When a small group of free men of color gathered in 1838 to celebrate the end of apprenticeship in Barbados, they spoke of emancipation as the moment of freedom for all colored people, not just the former slaves. The fact that many of these men had owned slaves themselves gives a hollow ring to their lofty pronouncements. Yet in The Children of Africa in the Colonies, Melanie J. Newton demonstrates that simply dismissing these men as hypocrites ignores the complexity of their relationship to slavery. Exploring the role of free blacks in Barbados from 1790 to 1860, Newton argues that the emancipation process transformed social relations between Afro-Barbadians and slaves and ex-slaves. Free people of color in Barbados genuinely wanted slavery to end, Newton explains, a desire motivated in part by the realization that emancipation offered them significant political advantages. As a result, free people's goals for the civil rights struggle that began in Barbados in the 1790s often diverged from those of the slaves, and the tensions that formed along class, education, and gender lines severely weakened the movement. While the populist masses viewed emancipation as an opportunity to form a united community among all people of color, wealthy free people viewed it as a chance to better their position relative to white Europeans. To this end, free people of color refashioned their identities in relationship to Africa. Prior to the 1820s, Newton reveals, they downplayed their African descent, emphasizing instead their legal status as free people and their position as owners of property, including slaves. As the emancipation debate in the Atlantic world reached its zenith in the 1820s and 1830s and whites grew increasingly hostile and inflexible, elite free people allied themselves with the politics of the working class and the slaves, relying for the first time on their African heritage and the association of their skin color with slavery to openly challenge white supremacy. After emancipation, free people of color again redefined themselves, now as loyal British imperial subjects, casting themselves in the role of political protectors of their ex-slave brethren in an attempt to escape social and political disenfranchisement. While some wealthy men of color gained political influence as a result of emancipation, the absence of fundamental change in the distribution of land and wealth left most men and women of color with little hope of political independence or social mobility. Mining a rich vein of primary and secondary sources, Newton's study elegantly describes how class divisions and disagreements over labor and social policy among free and slave black Barbadians led to political unrest and devastated the hope for an entirely new social structure and a plebeian majority in the British Caribbean.

Chinese Cubans Cover

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Chinese Cubans

A Transnational History

Kathleen M. López

Kathleen López is an assistant professor of history and Latino and Hispanic Caribbean studies at Rutgers, The State University of New Jersey. From “coolies” to citizens In the mid-nineteenth century, Cuba's infamous "coolie" trade brought well over 100,000 Chinese indentured laborers to its shores. Though subjected to abominable conditions, they were followed during subsequent decades by smaller numbers of merchants, craftsmen, and free migrants searching for better lives far from home. In a comprehensive, vibrant history that draws deeply on Chinese- and Spanish-language sources in both China and Cuba, Kathleen López explores the transition of the Chinese from indentured to free migrants, the formation of transnational communities, and the eventual incorporation of the Chinese into the Cuban citizenry during the first half of the twentieth century. ###Chinese Cubans# shows how Chinese migration, intermarriage, and assimilation is central to Cuban history and national identity during a key period of transition from slave to wage labor and from colony to nation. On a broader level, López draws out implications for issues of race, national identity, and transnational migration, especially along the Pacific rim.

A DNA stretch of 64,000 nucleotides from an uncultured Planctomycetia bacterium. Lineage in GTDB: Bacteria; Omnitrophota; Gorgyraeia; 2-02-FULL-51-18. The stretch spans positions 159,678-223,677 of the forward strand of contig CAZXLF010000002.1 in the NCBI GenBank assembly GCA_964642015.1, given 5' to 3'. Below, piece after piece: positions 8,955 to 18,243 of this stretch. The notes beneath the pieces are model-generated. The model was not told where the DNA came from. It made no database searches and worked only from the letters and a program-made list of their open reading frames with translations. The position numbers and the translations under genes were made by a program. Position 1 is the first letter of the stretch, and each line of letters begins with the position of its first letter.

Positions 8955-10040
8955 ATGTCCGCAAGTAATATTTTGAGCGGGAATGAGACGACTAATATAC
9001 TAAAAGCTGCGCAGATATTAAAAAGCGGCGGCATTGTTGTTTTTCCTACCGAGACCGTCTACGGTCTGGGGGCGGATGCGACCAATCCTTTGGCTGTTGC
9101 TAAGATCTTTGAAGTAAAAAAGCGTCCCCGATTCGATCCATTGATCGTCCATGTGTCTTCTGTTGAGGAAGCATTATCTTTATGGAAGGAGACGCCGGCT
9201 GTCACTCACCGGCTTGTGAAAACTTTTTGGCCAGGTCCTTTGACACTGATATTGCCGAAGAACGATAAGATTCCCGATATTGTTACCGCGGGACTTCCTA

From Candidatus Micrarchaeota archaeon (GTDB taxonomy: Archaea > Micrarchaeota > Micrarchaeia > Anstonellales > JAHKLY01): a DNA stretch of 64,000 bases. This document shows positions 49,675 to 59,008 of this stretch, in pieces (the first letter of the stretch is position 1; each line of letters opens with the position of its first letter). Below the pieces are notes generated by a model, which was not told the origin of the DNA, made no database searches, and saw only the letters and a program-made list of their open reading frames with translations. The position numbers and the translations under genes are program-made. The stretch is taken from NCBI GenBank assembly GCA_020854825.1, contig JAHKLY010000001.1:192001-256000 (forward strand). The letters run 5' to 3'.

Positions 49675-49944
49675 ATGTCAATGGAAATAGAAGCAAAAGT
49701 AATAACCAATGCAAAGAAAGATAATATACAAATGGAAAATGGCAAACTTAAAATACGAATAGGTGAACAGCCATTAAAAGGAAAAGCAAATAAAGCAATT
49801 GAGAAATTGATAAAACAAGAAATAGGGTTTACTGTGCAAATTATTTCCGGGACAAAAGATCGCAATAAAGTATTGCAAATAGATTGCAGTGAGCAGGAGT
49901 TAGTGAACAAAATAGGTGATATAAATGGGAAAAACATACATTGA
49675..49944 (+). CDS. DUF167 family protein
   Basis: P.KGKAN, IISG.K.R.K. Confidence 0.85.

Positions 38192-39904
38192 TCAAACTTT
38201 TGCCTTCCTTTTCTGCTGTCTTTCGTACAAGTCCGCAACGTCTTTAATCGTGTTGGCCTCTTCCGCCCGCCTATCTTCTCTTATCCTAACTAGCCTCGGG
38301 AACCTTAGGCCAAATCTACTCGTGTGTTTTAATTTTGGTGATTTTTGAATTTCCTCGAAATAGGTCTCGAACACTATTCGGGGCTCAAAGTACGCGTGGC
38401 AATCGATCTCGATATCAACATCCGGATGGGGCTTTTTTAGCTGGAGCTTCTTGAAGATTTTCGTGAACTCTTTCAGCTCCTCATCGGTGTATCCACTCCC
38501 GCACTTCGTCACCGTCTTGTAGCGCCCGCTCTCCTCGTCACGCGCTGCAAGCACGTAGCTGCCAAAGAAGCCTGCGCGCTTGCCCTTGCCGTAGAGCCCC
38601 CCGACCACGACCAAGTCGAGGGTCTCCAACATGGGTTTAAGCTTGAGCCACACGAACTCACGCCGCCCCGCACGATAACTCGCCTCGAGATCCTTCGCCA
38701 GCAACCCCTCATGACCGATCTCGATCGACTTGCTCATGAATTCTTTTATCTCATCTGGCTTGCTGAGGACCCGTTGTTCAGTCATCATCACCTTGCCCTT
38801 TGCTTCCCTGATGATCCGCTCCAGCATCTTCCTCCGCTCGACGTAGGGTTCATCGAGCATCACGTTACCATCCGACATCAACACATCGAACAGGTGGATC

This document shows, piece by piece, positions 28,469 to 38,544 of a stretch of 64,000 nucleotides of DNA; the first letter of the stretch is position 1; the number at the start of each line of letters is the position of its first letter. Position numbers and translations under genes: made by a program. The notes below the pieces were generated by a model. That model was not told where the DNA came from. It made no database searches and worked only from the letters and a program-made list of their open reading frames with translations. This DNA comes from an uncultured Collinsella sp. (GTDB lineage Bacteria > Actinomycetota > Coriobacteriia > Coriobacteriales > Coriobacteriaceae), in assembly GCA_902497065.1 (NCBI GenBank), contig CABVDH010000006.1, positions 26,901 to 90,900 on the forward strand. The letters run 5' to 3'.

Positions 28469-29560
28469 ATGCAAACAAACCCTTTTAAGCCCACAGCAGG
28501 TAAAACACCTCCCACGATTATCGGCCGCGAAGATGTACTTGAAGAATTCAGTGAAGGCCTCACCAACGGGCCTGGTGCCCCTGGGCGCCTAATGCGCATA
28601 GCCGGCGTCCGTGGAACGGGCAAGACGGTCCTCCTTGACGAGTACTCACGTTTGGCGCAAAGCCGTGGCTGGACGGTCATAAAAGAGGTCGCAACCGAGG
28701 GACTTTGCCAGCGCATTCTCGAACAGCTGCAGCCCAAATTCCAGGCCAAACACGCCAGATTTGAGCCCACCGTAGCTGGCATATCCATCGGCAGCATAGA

The Chinese in Mexico, 1882-1940 Cover

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The Chinese in Mexico, 1882-1940

By Robert Chao Romero

An estimated 60,000 Chinese entered Mexico during the late nineteenth and early twentieth centuries, constituting Mexico's second-largest foreign ethnic community at the time. The Chinese in Mexico provides a social history of Chinese immigration to and settlement in Mexico in the context of the global Chinese diaspora of the era.

Robert Romero argues that Chinese immigrants turned to Mexico as a new land of economic opportunity after the passage of the U.S. Chinese Exclusion Act of 1882. As a consequence of this legislation, Romero claims, Chinese immigrants journeyed to Mexico in order to gain illicit entry into the United States and in search of employment opportunities within Mexico's developing economy. Romero details the development, after 1882, of the "Chinese transnational commercial orbit," a network encompassing China, Latin America, Canada, and the Caribbean, shaped and traveled by entrepreneurial Chinese pursuing commercial opportunities in human smuggling, labor contracting, wholesale merchandising, and small-scale trade.

Romero's study is based on a wide array of Mexican and U.S. archival sources. It draws from such quantitative and qualitative sources as oral histories, census records, consular reports, INS interviews, and legal documents. Two sources, used for the first time in this kind of study, provide a comprehensive sociological and historical window into the lives of Chinese immigrants in Mexico during these years: the Chinese Exclusion Act case files of the U.S. Immigration and Naturalization Service and the 1930 Mexican municipal census manuscripts. From these documents, Romero crafts a vividly personal and compelling story of individual lives caught in an extensive network of early transnationalism.